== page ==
Three million southeast Asians dead. Fifty-six thousand U.S. soldiers killed. Cities flattened by bombs. A countryside devastated to this day by chemical warfare. That’s the reality of the U.S. war on Vietnam. But to judge from the media, the only thing that matters about the Vietnam War today is the record of one U.S. naval officer for a brief period in 1968 and 1969.
John Kerry enlisted in the Navy in 1966 and served two tours of duty in Vietnam. The first six-month stint was uneventful, on board a frigate that supported U.S. warships off the Vietnamese coast. The controversy is over Kerry’s second tour–four months as the captain of a small “swift boat” that carried U.S. troops on raids into the Mekong Delta. Regularly involved in firefights, Kerry suffered three wounds that earned him Purple Hearts–though all were minor enough that he didn’t miss a day of duty.
He also won two medals for “personal bravery” and for “gallantry”–for rescuing a Green Beret who had been swept off his boat, and for going ashore and killing a Vietnamese fighter allegedly threatening Kerry’s crew with a grenade launcher. After the third injury, Kerry requested to be reassigned out of combat, and ended up serving as an aide to an admiral back in the U.S.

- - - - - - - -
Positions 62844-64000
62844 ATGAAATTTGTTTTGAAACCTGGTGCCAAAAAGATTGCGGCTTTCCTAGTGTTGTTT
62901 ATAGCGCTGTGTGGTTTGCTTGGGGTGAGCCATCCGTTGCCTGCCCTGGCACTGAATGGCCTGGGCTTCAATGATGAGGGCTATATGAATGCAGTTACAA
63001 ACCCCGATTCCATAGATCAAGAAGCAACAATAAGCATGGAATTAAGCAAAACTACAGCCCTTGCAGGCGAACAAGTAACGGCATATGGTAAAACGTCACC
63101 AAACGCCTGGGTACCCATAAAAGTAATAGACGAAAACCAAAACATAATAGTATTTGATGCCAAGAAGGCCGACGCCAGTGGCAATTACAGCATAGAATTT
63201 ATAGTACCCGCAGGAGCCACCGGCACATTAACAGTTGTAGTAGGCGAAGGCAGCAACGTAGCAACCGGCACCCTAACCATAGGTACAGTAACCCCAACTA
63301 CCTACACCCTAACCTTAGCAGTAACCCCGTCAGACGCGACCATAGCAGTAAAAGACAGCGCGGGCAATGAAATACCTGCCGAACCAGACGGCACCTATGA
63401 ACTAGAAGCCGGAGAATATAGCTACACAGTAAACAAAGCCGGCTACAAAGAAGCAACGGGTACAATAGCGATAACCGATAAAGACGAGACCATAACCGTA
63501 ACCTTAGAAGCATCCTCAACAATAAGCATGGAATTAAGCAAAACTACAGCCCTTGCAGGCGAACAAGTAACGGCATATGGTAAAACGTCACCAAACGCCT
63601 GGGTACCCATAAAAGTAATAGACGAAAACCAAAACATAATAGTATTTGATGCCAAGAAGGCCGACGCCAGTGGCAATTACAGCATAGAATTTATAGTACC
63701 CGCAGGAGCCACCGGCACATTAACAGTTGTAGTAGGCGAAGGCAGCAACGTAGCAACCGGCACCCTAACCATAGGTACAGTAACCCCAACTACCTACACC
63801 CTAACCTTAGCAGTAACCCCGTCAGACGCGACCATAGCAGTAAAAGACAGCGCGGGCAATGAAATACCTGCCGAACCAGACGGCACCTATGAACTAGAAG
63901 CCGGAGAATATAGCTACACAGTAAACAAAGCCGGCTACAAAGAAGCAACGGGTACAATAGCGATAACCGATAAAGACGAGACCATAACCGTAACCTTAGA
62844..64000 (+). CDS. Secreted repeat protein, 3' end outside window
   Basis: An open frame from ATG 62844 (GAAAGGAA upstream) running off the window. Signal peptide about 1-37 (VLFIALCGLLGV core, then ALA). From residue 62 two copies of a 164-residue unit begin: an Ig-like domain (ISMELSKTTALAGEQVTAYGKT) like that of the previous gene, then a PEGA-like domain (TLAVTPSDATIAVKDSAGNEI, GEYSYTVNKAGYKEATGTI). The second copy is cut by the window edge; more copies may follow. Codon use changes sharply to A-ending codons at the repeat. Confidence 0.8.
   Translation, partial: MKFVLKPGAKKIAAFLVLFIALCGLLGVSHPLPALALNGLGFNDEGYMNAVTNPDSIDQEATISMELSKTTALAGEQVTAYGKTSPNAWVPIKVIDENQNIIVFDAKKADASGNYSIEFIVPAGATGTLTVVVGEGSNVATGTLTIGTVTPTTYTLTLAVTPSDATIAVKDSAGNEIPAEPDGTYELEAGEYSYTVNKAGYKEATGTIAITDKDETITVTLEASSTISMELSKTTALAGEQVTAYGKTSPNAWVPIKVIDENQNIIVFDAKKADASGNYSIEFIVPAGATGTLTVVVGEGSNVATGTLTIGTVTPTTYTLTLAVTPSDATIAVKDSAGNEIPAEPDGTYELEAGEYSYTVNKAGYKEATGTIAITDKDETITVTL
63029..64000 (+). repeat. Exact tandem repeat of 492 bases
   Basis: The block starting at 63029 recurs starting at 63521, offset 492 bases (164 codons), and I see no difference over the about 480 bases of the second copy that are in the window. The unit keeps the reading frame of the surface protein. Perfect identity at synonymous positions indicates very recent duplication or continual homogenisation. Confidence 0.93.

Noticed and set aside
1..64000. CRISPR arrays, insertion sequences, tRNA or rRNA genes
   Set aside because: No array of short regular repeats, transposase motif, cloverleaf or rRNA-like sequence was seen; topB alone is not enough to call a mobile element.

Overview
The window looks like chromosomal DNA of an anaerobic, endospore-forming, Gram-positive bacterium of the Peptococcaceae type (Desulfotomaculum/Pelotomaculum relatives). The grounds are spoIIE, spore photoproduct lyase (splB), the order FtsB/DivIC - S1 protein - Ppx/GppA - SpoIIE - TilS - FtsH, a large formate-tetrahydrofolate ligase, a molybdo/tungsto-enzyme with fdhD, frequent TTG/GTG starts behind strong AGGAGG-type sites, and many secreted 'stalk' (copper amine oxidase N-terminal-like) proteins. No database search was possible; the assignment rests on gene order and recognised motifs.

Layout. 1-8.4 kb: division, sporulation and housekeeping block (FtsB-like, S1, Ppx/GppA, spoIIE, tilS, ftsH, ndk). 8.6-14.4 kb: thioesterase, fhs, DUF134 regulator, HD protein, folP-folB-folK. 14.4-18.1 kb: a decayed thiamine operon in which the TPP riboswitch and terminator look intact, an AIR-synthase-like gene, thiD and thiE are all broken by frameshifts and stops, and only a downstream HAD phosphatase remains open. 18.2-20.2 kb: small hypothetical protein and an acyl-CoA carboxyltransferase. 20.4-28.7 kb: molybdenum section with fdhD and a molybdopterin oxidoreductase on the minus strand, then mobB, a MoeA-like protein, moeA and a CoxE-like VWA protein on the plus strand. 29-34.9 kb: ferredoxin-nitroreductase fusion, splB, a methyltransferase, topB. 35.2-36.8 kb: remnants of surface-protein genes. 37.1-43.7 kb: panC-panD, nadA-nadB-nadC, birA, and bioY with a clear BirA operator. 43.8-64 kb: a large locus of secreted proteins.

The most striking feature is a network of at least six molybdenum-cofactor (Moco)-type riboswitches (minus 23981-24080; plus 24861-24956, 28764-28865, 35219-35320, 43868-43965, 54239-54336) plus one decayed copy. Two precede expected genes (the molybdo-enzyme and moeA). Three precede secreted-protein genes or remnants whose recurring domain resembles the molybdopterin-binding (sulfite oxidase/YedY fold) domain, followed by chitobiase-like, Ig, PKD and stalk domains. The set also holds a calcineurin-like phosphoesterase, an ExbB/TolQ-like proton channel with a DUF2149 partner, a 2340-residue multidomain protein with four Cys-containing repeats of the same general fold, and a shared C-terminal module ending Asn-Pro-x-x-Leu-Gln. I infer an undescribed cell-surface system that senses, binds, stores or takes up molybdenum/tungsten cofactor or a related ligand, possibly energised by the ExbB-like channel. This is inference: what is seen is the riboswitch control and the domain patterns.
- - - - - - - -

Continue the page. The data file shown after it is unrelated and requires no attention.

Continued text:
The anti-Kerry veterans have many complaints about Kerry’s record–from its brief length, to whether his war wounds were serious enough to warrant Purple Hearts, to his actions during the battles that won him medals. But what neither side will talk about is the bigger picture–the U.S. war on the people of Vietnam, and the role that Kerry and the other swift boat captains played in it.
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THE SWIFT boats that Kerry captained ferried Navy SEALSs, Green Beret soldiers and other special forces on missions in the Mekong Delta. The Mekong Delta is at the southern end of Vietnam, hundreds of miles from the border that, during the war, separated North Vietnam, with its USSR-aligned communist government, and South Vietnam, controlled by a regime of U.S.-backed puppets.
The delta was economically important as the main center of rice production in Vietnam. It was also a main base of the National Liberation Front (NLF) of South Vietnam, the armed insurgents fighting for liberation in alliance with the north against the southern regime and its U.S. protectors.
This was Kerry’s enemy–the insurgent fighters of the NLF, which the Americans insisted on calling the “Viet Cong.” Since taking over from the French colonialists, the U.S. goal was to eliminate the NLF threat by any means.
Kerry was part of a dirty war to kill as many NLF fighters as possible–and to terrorize the rural population into turning against the rebels. Central to the U.S. strategy was the Phoenix program of assassinating suspected NLF leaders.
U.S. and South Vietnamese government assassins killed at least 20,000 people between 1966 and 1973 as part of the Phoenix program. As a swift boat captain, Kerry transported these murder squads along the canals and rivers of the Mekong region to the villages where supposed NLF fighters had been identified.